Church universal.

~~Preston:This is true right now, but the whole world is becoming more highly educated,
particularly in places like China and India that are well into the development
of a modern economy that can afford more education. That means that the
intellectual problems that American evangelicals are facing today about
evolution, the relationship of descriptive and theoretical economics to
prescriptive economics (Biblical teaching, historical Catholic teaching and
other moral voices on economics), environmental issues etc. are quickly going to
be facing evangelicals all over the world.

As on many other things, they will look to the U.S. because we are both highly
educated and have a large evangelical population. It looks like to me that the
ASA has a large role to play, because we have a number of people (some of them
participate on this list) who have their lives centered on Christ and who are
very well informed in multiple areas including the history of Christianity,
theology and more than one area of science.

There do seem to be areas of science (areas that are only "soft"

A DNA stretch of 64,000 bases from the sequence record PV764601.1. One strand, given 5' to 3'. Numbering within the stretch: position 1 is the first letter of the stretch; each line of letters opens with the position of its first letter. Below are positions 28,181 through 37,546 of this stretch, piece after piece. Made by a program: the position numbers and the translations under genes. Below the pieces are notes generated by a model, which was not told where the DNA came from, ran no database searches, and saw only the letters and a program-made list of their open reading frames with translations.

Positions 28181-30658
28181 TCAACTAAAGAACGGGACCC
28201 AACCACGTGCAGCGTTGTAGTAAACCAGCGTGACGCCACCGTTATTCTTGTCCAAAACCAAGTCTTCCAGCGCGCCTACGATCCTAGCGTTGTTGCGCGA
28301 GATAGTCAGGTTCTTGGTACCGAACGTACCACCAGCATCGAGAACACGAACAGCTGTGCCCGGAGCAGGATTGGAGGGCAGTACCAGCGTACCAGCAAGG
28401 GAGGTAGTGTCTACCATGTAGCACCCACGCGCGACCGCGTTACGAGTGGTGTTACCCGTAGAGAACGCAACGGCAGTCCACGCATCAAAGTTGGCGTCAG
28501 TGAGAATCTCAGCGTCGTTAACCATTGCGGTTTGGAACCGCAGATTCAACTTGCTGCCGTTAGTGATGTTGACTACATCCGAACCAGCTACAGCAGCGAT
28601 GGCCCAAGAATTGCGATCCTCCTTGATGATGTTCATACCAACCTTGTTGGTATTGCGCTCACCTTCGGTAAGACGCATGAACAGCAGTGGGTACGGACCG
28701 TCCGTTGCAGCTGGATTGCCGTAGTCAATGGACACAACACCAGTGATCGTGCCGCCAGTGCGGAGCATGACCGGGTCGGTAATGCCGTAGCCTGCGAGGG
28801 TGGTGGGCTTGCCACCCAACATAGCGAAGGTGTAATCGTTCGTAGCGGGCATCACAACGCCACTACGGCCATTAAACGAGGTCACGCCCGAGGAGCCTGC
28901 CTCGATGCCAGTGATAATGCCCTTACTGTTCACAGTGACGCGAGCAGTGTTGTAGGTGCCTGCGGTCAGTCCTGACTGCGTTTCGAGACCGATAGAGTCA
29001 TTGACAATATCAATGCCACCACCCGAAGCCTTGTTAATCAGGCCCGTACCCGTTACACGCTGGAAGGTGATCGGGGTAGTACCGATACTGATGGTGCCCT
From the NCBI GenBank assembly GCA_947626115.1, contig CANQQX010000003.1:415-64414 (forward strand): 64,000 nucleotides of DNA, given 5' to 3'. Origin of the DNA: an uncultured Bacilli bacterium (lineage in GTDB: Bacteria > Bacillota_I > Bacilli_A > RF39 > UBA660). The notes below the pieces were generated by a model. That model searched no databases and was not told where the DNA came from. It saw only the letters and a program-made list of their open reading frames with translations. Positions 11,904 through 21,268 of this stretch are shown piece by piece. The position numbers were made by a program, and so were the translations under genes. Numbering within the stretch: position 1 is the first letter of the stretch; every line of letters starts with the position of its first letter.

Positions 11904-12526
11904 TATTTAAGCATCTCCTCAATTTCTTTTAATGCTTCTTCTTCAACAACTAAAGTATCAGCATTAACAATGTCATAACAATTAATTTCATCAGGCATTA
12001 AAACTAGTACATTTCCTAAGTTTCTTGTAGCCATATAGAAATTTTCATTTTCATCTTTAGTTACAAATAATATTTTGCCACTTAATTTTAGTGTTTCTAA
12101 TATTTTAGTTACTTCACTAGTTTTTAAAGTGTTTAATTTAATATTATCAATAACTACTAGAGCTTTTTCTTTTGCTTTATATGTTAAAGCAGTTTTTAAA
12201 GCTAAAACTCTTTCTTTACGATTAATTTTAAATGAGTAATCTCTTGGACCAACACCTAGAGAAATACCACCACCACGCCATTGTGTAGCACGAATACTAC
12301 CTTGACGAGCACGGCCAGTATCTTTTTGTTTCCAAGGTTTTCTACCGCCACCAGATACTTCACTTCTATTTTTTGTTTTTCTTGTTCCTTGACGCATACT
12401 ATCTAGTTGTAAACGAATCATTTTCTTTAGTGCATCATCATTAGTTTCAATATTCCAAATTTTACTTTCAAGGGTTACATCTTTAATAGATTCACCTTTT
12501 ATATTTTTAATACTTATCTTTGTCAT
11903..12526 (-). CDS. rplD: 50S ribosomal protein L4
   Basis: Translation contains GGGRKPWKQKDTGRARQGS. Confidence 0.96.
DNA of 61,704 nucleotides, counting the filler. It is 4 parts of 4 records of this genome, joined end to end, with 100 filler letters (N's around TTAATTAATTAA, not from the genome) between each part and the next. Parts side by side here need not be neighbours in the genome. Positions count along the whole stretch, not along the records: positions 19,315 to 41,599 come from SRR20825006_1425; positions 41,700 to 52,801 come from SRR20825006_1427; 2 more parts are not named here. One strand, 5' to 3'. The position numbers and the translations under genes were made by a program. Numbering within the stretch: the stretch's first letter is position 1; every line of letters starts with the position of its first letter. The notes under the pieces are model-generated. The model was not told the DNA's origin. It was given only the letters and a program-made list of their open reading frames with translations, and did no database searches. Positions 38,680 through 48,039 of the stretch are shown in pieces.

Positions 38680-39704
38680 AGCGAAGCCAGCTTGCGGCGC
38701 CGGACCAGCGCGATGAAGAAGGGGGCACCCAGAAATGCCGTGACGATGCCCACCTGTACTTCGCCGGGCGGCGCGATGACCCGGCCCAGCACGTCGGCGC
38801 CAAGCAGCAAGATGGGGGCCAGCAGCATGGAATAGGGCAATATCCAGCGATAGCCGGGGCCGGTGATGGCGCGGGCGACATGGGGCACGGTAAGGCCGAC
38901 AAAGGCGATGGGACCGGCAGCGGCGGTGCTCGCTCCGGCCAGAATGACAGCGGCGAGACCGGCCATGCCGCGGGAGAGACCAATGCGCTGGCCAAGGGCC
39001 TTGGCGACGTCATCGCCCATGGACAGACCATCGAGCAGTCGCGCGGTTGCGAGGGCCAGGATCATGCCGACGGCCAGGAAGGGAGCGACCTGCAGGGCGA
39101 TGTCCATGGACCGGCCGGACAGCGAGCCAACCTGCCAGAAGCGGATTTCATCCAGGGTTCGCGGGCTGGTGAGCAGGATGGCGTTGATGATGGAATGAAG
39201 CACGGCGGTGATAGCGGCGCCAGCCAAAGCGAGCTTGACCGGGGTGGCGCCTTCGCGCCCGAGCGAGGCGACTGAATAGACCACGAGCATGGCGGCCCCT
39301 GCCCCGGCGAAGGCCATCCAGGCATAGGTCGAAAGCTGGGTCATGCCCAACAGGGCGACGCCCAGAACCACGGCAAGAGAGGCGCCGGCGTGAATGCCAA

[meaning not as mature as say physics or chemistry] because their subject matter
IS so complex) where the ASA is weak. I suggested that our leaders should look
at alliances with evangelical groups in these other areas because some of these
big issues obviously involve more than one science. A joint meeting that
included sessions on environmental issues with evangelical climate scientists
and economists would be fascinating and very useful, after you got past the
initial shouting that usually goes on between people speaking different
languages. I think simple minded biochemists like me would probably go away
thankful that we deal with things as simple and experimentally tractable as mere
enzymes and cells, but the long term results for the church would be good. We
should pay some attention to our Catholic brothers and sisters, too. They have
been doing this kind of thing for a very long time.

Preston G.

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Received on Sat Jan 3 16:06:53 2009